Top 10 From 2019: The Best Of Competition And Tech Commentary
From defenses of the consumer welfare standard to dissections of tech companies’ enormous contributions to U.S. economic growth, 2019 was a great year for competition in tech. We’ve compiled ten of our favorite analyses, reports, and opinions — here are Springboard’s Top 10 of 2019:
1. Larry Downes And Blair Levin: Is The Tech Backlash Going Askew?
In a January op-ed in the Washington Post, Georgetown’s Larry Downes and Brookings Institution’s Blair Levin argued that alternatives to the consumer welfare standard risk politicizing antitrust enforcement. “We’re concerned, however, by the tendency of some to shoehorn pet theories into the debate — notably the passionate but incomplete argument that it’s time to jettison decades of antitrust policy that limits the government to intervening only when market concentration has, or could, cause higher prices for consumers. The vague alternative, proposed by critics on the left and right, is a return to a failed framework that boils down to, at best, a general belief that ‘big is bad’ and, at worst, to politically-based payback for companies on the wrong side of an election.”
2. Herbert Hovenkamp: Antitrust Law Should Focus On Maximizing Consumer Welfare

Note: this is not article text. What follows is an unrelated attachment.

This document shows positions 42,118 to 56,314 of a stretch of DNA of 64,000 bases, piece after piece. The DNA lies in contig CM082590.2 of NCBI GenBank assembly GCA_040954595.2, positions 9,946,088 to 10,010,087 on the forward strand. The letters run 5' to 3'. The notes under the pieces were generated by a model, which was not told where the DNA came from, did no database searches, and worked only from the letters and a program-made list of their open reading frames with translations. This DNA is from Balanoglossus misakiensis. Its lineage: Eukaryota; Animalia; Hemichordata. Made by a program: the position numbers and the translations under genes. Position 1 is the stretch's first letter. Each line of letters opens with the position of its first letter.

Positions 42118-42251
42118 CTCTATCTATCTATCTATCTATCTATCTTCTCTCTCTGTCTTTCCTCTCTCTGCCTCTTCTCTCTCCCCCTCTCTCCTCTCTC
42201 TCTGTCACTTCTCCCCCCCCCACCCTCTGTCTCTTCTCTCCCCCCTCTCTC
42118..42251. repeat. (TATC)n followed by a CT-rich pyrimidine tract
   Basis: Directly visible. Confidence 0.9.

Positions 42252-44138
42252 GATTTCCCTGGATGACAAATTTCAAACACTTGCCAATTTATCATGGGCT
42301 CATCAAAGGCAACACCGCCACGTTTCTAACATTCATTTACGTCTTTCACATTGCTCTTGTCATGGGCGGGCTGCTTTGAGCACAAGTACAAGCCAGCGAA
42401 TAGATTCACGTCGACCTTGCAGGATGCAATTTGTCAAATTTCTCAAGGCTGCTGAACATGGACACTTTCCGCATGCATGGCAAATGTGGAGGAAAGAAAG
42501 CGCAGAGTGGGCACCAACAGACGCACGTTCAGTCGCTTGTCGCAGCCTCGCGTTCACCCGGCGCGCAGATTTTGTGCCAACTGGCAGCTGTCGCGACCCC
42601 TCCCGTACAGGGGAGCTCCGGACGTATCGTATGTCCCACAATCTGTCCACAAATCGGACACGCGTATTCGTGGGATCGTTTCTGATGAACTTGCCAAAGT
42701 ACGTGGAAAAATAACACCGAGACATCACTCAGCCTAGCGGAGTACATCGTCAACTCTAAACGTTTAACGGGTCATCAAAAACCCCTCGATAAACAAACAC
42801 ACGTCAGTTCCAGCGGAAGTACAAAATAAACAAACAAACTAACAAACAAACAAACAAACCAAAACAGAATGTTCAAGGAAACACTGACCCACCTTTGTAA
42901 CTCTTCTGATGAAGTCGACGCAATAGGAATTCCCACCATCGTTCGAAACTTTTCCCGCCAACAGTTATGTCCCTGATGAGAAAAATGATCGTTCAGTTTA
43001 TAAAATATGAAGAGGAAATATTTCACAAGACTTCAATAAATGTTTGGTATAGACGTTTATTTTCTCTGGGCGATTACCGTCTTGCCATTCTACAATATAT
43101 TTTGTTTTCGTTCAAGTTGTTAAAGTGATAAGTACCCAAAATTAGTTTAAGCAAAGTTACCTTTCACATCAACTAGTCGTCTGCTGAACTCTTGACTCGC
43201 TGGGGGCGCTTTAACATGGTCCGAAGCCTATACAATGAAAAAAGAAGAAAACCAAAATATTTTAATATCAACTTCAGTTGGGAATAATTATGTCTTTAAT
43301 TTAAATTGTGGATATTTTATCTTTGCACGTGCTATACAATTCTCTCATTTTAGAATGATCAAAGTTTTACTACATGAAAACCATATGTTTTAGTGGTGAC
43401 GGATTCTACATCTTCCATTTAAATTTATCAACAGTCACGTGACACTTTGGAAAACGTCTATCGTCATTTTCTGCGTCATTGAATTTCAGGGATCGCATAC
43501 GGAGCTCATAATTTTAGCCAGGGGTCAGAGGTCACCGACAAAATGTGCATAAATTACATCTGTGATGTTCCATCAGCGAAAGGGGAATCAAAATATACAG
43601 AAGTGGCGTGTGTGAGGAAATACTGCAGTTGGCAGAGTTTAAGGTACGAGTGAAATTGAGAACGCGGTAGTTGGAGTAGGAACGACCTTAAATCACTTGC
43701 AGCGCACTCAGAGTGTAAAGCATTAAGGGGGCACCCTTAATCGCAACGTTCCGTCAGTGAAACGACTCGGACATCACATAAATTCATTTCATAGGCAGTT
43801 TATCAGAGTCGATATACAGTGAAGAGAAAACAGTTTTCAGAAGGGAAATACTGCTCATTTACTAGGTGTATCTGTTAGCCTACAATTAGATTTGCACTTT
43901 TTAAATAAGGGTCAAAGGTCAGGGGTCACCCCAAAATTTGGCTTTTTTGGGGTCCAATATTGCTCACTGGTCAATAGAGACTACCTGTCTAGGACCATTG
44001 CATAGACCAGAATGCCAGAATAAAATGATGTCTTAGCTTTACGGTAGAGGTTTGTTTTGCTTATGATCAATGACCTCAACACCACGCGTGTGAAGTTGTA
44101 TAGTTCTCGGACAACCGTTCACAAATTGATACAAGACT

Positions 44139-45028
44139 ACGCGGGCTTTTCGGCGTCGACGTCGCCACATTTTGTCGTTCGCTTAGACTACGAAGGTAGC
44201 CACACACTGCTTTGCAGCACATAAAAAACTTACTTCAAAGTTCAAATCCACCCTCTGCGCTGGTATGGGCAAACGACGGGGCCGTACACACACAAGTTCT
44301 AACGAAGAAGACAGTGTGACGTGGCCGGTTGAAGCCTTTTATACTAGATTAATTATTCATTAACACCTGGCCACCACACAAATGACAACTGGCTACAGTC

In March, the “Dean of Antitrust” Herbert Hovenkamp released a paper arguing that some recent competition law reform proposals miss the mark, and would harm consumer welfare. “Any time a merger or other practice reduces a firm’s costs or improves its products or services, it boosts competition by putting pressure on obsolete or less efficient rivals. But protecting these rivals should not be the purpose of the antitrust laws. Rather, the focus of antitrust laws should be on maximizing output, which benefits both consumers and workers.”
3. BEA: Digital Economy A “Bright Spot” In The U.S.
In April, the Bureau of Economic Analysis (BEA) released a report finding that the digital economy plays an outsize role in driving economic growth. “The relative strength of the digital economy led it to consistently contribute more to economic growth than its share of the economy. For example, in 2017, the digital economy accounted for just 6.9 percent of the economy; however, real value-added growth of 8.3 percent in the digital economy accounted for 25 percent, or 0.55 percentage point, of the total 2.2 percent growth in real GDP.”